December 7, 2022
Cloud storage provider Dropbox Inc. has disclosed the details of a recent phishing attack that resulted in unauthorized access to 130 of its GitHub software code repositories. While noting that no content, passwords, or payment information were compromised in the attack, Dropbox said Tuesday that it was providing the details of the attack as part…

Cloud storage provider Dropbox Inc. has disclosed the details of a recent phishing attack that resulted in unauthorized access to 130 of its GitHub software code repositories.

While noting that no content, passwords, or payment information were compromised in the attack, Dropbox said Tuesday that it was providing the details of the attack as part of its commitment to security, privacy and transparency.

The attack, which followed GitHub detailing a phishing campaign in September, was first detected on Oct. 14 when GitHub alerted Dropbox to suspicious behavior that had begun on the previous day. Upon investigation, Dropbox found that a threat actor pretending to be Circle Internet Services Inc. had accessed one of its GitHub accounts.

The code accessed did contain some credentials — primarily application programming interface keys used by Dropbox developers, along with a few thousand names and email addresses belonging to Dropbox employees, current and past customers, sales leads and vendors. The company noted that it has more than 700 million registered users.

An investigation found that in early October, multiple Dropbox employees received phishing emails impersonating CircleCI, which Dropbox uses for internal deployments. Although Dropbox’s internal systems automatically quarantined some of these emails, others managed to get through. The emails directed employees to a fake CircleCI login page where they were asked to enter their GitHub username and password and then use their hardware authentication key to create a onetime password for the malicious site.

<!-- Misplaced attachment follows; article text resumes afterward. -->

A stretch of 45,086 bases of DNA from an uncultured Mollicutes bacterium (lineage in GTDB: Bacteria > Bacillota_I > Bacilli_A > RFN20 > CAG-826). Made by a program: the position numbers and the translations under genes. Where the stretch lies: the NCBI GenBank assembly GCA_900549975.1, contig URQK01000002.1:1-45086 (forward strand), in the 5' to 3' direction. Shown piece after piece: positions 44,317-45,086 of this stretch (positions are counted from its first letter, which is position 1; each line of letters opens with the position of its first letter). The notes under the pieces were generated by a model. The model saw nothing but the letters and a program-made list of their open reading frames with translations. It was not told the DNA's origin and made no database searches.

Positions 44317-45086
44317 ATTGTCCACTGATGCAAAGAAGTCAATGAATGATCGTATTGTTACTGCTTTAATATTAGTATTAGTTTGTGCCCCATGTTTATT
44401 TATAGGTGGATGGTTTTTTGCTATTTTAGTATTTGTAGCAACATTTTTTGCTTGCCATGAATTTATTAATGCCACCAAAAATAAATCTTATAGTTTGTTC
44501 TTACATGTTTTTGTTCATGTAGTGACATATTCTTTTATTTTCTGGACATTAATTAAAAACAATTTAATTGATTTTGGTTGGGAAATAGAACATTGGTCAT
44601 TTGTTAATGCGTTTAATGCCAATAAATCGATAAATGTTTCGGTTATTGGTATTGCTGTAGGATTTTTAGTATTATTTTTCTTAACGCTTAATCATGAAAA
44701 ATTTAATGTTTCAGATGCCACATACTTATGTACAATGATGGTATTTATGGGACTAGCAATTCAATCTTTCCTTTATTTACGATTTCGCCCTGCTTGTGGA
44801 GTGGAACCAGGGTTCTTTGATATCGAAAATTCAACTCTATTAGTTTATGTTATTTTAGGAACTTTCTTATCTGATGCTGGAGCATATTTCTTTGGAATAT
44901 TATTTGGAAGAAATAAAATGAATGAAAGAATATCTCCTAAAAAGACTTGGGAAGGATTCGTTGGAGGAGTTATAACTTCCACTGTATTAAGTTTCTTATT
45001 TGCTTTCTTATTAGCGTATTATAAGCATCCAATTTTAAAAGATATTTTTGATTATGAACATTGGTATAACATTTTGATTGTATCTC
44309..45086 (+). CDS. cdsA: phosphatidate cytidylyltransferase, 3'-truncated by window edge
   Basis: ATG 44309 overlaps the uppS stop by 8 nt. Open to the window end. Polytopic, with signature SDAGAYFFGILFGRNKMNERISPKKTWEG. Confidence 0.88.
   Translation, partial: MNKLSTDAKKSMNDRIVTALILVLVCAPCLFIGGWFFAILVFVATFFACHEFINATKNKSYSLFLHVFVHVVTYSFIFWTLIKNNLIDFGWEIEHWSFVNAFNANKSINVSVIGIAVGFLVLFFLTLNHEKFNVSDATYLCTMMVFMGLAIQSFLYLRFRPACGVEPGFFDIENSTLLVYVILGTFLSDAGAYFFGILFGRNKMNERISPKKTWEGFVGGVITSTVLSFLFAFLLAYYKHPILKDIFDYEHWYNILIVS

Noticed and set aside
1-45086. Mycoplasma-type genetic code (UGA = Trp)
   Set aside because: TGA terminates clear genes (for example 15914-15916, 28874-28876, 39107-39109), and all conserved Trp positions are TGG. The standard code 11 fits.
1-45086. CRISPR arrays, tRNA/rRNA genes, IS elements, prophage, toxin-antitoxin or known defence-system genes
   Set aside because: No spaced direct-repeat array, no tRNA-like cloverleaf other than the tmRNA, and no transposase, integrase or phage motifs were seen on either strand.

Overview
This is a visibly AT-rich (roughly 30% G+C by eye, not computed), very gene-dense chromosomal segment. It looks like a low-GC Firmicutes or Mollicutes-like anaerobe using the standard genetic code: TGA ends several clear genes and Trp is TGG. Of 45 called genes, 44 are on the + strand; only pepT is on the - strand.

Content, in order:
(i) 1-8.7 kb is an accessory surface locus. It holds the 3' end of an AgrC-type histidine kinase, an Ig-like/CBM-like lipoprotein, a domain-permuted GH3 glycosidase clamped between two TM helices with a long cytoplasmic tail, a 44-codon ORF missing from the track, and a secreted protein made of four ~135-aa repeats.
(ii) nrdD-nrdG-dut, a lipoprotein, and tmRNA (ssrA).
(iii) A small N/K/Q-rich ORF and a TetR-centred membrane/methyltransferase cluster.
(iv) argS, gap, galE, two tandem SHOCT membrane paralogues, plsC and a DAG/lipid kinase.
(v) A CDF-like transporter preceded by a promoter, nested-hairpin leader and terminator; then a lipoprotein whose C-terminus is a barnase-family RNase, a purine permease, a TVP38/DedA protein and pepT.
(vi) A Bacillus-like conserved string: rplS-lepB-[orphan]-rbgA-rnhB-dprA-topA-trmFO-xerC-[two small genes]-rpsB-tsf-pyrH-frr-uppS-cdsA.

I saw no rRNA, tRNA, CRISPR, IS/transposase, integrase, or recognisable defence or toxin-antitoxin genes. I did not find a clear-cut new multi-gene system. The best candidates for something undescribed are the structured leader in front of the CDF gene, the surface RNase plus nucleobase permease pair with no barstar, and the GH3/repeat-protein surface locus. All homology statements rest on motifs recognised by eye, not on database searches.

Given that Dropbox is only now disclosing the data breach, not surprisingly some of the Dropbox employees fell for the phishing scam, giving the threat actor access to the GitHub account where they proceeded to copy 130 code repositories. The repositories included copies of third-party libraries slightly modified by use for Dropbox, internal prototypes and some tools and configuration files — used by Dropbox’s security team.

The company responded to the attack with internal reviews and by hiring outside forensic experts to verify changes. The attack was also reported to regulators and law enforcement. Moving forward, Dropbox plans to switch authentication to the WebAuthn login standard, arguing that it’s more secure and less vulnerable to phishing.

“I’d like to first applaud Dropbox about the transparency and swiftness they showed in terms of disclosing details about their breach in a timely manner,” Jeff Williams, co-founder and chief technology officer at application security software company Contrast Security Inc., told SiliconANGLE. “This is the type of transparency that I’m encouraged to see more of and hope that other organizations mirror these efforts for future incidents. By sharing the details about this breach, other organizations can view this as a reminder to stay on top of their own security awareness programs that can help their employees identify sophisticated phishing attacks.”

Dr. Eric Cole, advisory board member at quantum-proof encryption company Theon Technology, noted that the breach was a “lesson in the weaknesses of using multifactor authentication and the dangers that users can still be socially engineered to provide this information to an attacker. In this case, these were technical people within the organization that would understand the general dangers of social engineering, yet the attack was so good, they were lured into not only entering their passwords but entering the one-time value that was provided to them.”

Cole said the attack did have a red flag, in that why the attacker targeted Dropbox’s GitHub account in particular. “Dropbox is making this sound like it was just a casual attack and no real damage happened, but very rarely is that true,” Cole added. “Either the attacker did indeed compromise sensitive data and it was not discovered yet or information was taken that can be used for extortion or ransom payments.”

Image: Dropbox

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